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This deadly mosquito-borne virus was just reported in the Midwest

Suspected cases of Eastern equine encephalitis (EEE) have been reported in the Midwest.

In this Sept. 8, 2010, file photo, a mosquito is held up for inspection at a research institute in Portland, Maine. Officials said that dry conditions across Maine and the region during the summer of 2020 have led to a dramatic drop in biting insects like mosquitoes and ticks.
In this Sept. 8, 2010, file photo, a mosquito is held up for inspection at a research institute in Portland, Maine.
Pat Wellenbach, Associated Press

The Indiana State Department of Health has called on residents to protect themselves after some reported cases of Eastern equine encephalitis (EEE) — a mosquito-born illness that’s proven to be fatal, WOOD-TV reports.

One Michigan woman told WOOD-TV that her husband had the illness, which would be the first human case in 2020.

  • “He went from being this healthy adult one week and in a 10-day span. … he couldn’t even walk unassisted. He was so weak. It really completely wiped him out. He’s lucky to be alive,” Tina Wescott said, according to WOOD-TV.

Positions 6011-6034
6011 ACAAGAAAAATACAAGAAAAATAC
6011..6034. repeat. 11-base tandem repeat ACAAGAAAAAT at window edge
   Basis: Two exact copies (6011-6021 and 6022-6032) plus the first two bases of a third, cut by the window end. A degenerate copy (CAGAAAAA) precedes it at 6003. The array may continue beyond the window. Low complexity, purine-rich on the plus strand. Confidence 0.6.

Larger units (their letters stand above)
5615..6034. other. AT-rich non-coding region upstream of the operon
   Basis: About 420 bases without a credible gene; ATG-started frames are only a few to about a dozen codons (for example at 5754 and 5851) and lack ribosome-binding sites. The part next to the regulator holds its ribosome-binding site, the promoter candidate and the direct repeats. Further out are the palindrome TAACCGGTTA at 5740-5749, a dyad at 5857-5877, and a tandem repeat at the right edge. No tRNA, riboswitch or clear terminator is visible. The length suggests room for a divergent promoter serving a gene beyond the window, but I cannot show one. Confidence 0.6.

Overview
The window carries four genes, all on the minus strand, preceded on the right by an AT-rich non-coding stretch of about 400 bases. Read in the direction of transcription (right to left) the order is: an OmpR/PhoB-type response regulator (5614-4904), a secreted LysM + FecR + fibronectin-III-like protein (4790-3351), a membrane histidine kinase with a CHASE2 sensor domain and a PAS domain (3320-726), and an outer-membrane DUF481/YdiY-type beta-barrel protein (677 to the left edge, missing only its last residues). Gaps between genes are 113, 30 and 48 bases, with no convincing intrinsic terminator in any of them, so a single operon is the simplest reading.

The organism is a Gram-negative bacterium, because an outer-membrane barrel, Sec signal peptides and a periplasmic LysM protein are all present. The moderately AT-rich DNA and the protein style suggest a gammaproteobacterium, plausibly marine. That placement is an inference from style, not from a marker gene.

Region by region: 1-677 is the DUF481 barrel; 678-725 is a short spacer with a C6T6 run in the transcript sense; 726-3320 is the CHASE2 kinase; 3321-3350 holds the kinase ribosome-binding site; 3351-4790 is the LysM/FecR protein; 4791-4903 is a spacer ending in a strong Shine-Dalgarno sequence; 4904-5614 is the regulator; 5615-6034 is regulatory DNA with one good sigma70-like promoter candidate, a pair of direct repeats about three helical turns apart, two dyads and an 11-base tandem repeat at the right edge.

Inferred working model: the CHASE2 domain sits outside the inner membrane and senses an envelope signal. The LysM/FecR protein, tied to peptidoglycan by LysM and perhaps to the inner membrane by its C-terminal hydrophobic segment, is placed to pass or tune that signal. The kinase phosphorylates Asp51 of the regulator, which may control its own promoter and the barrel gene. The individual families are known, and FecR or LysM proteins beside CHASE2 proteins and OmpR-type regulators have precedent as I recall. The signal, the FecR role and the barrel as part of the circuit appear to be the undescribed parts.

• “It’s really bad. I didn’t think he was going to make it. I really didn’t think he was going to make it — that first night. I saw things I never want to see again. It was horrifying just struggling to breathe,” Wescott said, according to WOOD-TV.

The EEE virus — which is commonly found in horses — can cause severe illness in infected patients. The illness has a fatality rate of 33% or higher in humans.

  • “Those with systemic, nonencephalitic infections often recover in one to two weeks, but those with severe infections are often left with intellectual impairment, paralysis, seizures and personality dysfunction,” according to the National Environmental Health Association.
  • “Most patients with severe infections that do not die immediately after symptom onset die due to sequelae within several years. No vaccines currently exist for EEE and treatment is symptomatic. “